Fiber optics move information from one point to another in a beam of light that is transported through a plastic or glass pipe at the speed of light. A fiber optic cable comprises thin fibers, each less than a tenth the thickness of a human hair and capable of transmitting a large number of terabits per second of information.
Total internal reflection is the phenomenon that keeps the beam of light within the pipe, rather than allowing it to simply pass through it and leak outside. It occurs when the angle that the light hits the glass tubing wall is shallow, less than 42 degrees.
Fiber optic feedthroughs are the pieces of equipment at each end of a fiber optic communication and can be multichannel or single channel. Multichannel feedthroughs are effective, as they combine a number of fiber optic cables to efficiently move large amounts of data while taking up minimal space.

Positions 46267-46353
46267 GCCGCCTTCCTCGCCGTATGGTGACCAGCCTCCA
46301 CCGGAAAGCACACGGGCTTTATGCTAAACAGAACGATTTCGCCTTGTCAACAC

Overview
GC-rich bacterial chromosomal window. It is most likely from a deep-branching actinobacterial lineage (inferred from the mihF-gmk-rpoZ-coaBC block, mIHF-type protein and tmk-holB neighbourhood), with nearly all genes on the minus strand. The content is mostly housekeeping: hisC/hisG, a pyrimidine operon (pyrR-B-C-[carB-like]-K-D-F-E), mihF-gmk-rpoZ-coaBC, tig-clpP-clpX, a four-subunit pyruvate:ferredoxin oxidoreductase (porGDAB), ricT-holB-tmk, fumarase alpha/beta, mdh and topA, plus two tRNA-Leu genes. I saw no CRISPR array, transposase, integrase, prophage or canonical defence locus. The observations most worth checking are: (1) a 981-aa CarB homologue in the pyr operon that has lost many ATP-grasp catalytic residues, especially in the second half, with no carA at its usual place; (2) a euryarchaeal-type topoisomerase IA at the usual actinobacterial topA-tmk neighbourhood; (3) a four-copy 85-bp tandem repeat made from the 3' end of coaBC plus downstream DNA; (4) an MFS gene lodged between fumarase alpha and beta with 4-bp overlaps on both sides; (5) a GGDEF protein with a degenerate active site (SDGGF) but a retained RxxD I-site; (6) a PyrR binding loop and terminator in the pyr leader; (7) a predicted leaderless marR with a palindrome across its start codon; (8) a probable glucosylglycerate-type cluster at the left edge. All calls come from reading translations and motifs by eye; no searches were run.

Fiber optic feedthroughs allow data to be transmitted further and faster than traditional cable alternatives, like copper. These feedthroughs do not conduct electricity nor are they affected by electromagnetism, so they are secure and transport data with minimal degradation of quality.